Supreme Court roundup

  • After oral argument, case challenging agencies’ use of in-house administrative law judges (Lucia v. SEC) remains hard to predict [Ilya Shapiro, Cato; earlier]
  • In dissent from cert denial: “Justices Thomas and Gorsuch Argue for Rejecting Deference to Agency Interpretation of Agency Regulations” [Eugene Volokh, Ilya Shapiro and Matthew Larosiere on Garco Construction, Inc. v. Speer]
  • High court still gun shy [Trevor Burrus and Matthew Larosiere on refusal to review Maryland felon gun possession ban] Ninth Circuit ruling on zoning exclusion of firearms business deserves cert review [Shapiro and Larosiere on Teixeira v. Alameda County] Court denies cert in widely watched Defense Distributed First Amendment case on dissemination of plans for 3-D printed weapon [Smith Pachter, earlier] A historical look: “The American Indian foundation of American gun culture” [David Kopel]
  • “The Supreme Court’s grant of a Contracts Clause case for the first time in a quarter-century reminds me that a certain John G. Roberts wrote a student note on the Clause back in 1978 (available at 92 Harv. L. Rev. 86).” [Aditya Bamzai on Twitter]
  • University of Chicago Law Review special issue on Justice Scalia [Will Baude; other recent Scalia scholarship includes articles on his influence in implied rights of action and standing]
  • Case on cert petition before SCOTUS could clarify law on distribution of property after church schisms [Samuel Bray on Protestant Episcopal Church in the Diocese of South Carolina v. Episcopal Church]


  • In my mind there are two analogous issues when it comes to interpreting federal statutes and federal regulations.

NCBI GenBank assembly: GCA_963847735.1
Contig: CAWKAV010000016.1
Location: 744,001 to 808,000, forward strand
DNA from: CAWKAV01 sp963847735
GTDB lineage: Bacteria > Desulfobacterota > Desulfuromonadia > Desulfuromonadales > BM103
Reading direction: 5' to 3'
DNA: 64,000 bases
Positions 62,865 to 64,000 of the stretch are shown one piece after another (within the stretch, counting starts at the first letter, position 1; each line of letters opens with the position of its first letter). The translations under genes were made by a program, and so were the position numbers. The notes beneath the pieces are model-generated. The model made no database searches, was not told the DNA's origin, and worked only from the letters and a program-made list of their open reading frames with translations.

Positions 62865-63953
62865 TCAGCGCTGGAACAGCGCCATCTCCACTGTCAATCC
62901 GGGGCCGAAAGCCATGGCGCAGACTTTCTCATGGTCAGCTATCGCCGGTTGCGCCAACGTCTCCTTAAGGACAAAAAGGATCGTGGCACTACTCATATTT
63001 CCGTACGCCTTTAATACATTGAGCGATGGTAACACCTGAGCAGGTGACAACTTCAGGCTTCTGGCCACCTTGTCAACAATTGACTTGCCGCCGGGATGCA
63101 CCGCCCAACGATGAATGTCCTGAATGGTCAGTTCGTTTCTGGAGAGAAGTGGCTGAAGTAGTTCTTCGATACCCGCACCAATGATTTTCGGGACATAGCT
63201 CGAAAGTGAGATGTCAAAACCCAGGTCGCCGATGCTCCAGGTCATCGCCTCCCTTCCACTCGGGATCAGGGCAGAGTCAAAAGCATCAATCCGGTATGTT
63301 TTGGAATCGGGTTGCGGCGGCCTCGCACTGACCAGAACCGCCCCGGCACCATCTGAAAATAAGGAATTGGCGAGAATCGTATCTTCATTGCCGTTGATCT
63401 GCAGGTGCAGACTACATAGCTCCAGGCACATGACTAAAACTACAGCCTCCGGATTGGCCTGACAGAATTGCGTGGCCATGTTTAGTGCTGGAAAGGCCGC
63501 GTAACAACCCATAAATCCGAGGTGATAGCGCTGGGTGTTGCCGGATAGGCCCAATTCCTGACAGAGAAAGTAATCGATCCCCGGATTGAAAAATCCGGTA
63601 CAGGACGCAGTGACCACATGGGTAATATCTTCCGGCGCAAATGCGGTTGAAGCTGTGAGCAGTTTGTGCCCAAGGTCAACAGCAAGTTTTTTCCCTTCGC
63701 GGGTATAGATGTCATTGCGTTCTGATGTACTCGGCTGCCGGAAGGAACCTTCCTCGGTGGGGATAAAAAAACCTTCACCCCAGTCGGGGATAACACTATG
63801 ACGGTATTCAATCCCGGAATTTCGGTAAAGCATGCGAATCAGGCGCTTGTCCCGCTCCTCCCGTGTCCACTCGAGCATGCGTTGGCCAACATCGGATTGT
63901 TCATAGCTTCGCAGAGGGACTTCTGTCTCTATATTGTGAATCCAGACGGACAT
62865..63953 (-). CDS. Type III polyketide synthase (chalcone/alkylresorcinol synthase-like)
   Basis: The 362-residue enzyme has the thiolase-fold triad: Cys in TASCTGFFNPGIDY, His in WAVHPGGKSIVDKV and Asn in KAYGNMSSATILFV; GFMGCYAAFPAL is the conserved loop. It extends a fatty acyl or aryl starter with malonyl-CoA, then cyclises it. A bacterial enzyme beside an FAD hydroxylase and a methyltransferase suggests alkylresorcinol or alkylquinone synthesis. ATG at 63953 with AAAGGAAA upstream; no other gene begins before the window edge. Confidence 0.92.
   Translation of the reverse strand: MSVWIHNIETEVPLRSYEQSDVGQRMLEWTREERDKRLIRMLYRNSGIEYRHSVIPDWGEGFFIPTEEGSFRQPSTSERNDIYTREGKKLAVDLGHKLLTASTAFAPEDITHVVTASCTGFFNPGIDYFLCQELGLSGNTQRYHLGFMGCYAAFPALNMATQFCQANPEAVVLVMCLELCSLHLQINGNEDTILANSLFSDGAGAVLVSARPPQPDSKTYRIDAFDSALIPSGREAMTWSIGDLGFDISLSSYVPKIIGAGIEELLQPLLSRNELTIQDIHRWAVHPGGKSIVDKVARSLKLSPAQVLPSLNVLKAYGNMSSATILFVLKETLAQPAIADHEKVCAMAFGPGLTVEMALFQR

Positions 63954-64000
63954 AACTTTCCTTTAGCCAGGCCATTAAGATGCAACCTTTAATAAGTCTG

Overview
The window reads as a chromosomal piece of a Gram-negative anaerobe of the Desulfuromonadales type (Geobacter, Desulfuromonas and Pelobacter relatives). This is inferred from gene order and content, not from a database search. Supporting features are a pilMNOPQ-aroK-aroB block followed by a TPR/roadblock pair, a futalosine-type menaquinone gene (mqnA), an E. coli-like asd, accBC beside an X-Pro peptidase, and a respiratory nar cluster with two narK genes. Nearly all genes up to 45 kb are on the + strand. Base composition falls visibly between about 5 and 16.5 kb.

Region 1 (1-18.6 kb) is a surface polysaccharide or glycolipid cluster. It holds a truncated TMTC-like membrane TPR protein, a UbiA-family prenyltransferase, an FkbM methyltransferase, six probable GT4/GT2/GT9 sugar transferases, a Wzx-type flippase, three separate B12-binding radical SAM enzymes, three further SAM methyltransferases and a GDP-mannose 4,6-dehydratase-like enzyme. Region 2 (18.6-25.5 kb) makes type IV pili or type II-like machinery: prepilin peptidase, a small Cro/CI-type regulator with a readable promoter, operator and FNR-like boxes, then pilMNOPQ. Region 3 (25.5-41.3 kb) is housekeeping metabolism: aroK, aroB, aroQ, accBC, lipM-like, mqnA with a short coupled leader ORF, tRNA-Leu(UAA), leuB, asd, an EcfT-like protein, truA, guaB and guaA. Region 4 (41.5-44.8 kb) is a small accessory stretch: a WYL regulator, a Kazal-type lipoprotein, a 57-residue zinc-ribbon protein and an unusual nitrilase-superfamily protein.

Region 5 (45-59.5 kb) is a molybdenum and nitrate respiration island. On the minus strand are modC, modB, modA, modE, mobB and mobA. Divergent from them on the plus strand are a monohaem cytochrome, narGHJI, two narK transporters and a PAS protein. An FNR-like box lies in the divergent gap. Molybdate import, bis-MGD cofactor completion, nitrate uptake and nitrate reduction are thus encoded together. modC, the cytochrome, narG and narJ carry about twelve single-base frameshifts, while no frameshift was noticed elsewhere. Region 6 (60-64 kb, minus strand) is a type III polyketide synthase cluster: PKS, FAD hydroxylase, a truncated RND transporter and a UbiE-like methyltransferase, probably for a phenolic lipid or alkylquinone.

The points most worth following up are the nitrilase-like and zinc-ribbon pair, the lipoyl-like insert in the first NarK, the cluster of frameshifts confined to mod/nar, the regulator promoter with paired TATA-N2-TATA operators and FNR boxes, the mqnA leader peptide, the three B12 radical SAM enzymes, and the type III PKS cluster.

The president makes a decision whether or not to sign a bill–if the courts can twist the law like a pretzel, how would the president know whether to sign it or not. So far out interpretations undercut the President’s constitutional role in legislation.

    With respect to regulations, recall that they are subject to notice and comment procedures. If regulations are interpreted in ways that really push the envelope, the notice and comment requirements are undercut.

  • Ref hierarchical vs congregational church property ownership (the South Carolina case)–

    For those building up a community church, both the hierarchical approach and the congregational approach have their risks.

    A weak hierarchical authority and a mentally-disturbed pastor allowed a con man to take over an enticingly rich Swedenborgian Church in Boston Massachusetts.

    A Federal judge ruled that the national Swedenborgian church lacked authority to intervene. The dispute attracted attention from Federal authorities and the State attorney general, however, and ten years later they finally got the con man on criminal charges. church/9UsLnvPMURWImeaSd4BFpI/story.html

    Moral– Don’t let your church get too rich and tempting. If your endowment is more than needed to service a declining congregation, give some of it away in good works. (Good advice also for the Knights Templar in France around 1300 AD.)


    The Roman Catholic church has taken a strictly hierarchical approach to property ownership. That deters schism. On the other hand it has left unrelated church institutions, eg parochial schools with clean records, and cemeteries, vulnerable to seizure in clergy-sex-abuse litigation.

    I am not aware of an unrelated parochial school being shut down in these cases (the political pushback would be very strong), but at least one trust fund for cemeteries took a hit:

    “Time will pass. The graves of the odious traitors will be overgrown with weeds…”
    —-A.Ya. Vyshinsky at the 1938 Bukharin trial (Moscow)

  • I thought the English became property conscious when Fr. Paul (nee Lewis T. Wattson) lead the Episcopalian Francisan community at Graymoor, NY across the Tiber into the Catholic Church as the Franciscan Friars of the Atonement in 1909.